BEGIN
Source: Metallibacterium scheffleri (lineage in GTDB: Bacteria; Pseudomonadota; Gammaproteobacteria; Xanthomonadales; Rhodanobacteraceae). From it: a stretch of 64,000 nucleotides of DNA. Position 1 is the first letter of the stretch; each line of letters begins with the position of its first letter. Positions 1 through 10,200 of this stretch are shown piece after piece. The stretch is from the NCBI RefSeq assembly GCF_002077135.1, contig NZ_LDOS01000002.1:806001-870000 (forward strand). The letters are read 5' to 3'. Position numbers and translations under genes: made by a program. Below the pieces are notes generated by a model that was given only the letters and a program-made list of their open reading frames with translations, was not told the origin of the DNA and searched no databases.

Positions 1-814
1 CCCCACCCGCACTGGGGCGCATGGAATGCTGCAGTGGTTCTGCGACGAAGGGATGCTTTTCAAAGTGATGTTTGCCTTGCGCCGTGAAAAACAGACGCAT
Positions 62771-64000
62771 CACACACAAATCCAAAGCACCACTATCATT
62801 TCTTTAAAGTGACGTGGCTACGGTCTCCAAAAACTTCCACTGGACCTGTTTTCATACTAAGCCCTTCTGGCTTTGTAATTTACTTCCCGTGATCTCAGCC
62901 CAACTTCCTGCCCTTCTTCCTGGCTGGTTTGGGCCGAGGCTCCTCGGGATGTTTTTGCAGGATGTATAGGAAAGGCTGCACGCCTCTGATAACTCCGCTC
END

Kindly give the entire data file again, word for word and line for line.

Source: Metallibacterium scheffleri (lineage in GTDB: Bacteria; Pseudomonadota; Gammaproteobacteria; Xanthomonadales; Rhodanobacteraceae). From it: a stretch of 64,000 nucleotides of DNA. Position 1 is the first letter of the stretch; each line of letters begins with the position of its first letter. Positions 1 through 10,200 of this stretch are shown piece after piece. The stretch is from the NCBI RefSeq assembly GCF_002077135.1, contig NZ_LDOS01000002.1:806001-870000 (forward strand). The letters are read 5' to 3'. Position numbers and translations under genes: made by a program. Below the pieces are notes generated by a model that was given only the letters and a program-made list of their open reading frames with translations, was not told the origin of the DNA and searched no databases.

Positions 1-814
1 CCCCACCCGCACTGGGGCGCATGGAATGCTGCAGTGGTTCTGCGACGAAGGGATGCTTTTCAAAGTGATGTTTGCCTTGCGCCGTGAAAAACAGACGCAT
Positions 62771-64000
62771 CACACACAAATCCAAAGCACCACTATCATT
62801 TCTTTAAAGTGACGTGGCTACGGTCTCCAAAAACTTCCACTGGACCTGTTTTCATACTAAGCCCTTCTGGCTTTGTAATTTACTTCCCGTGATCTCAGCC
62901 CAACTTCCTGCCCTTCTTCCTGGCTGGTTTGGGCCGAGGCTCCTCGGGATGTTTTTGCAGGATGTATAGGAAAGGCTGCACGCCTCTGATAACTCCGCTC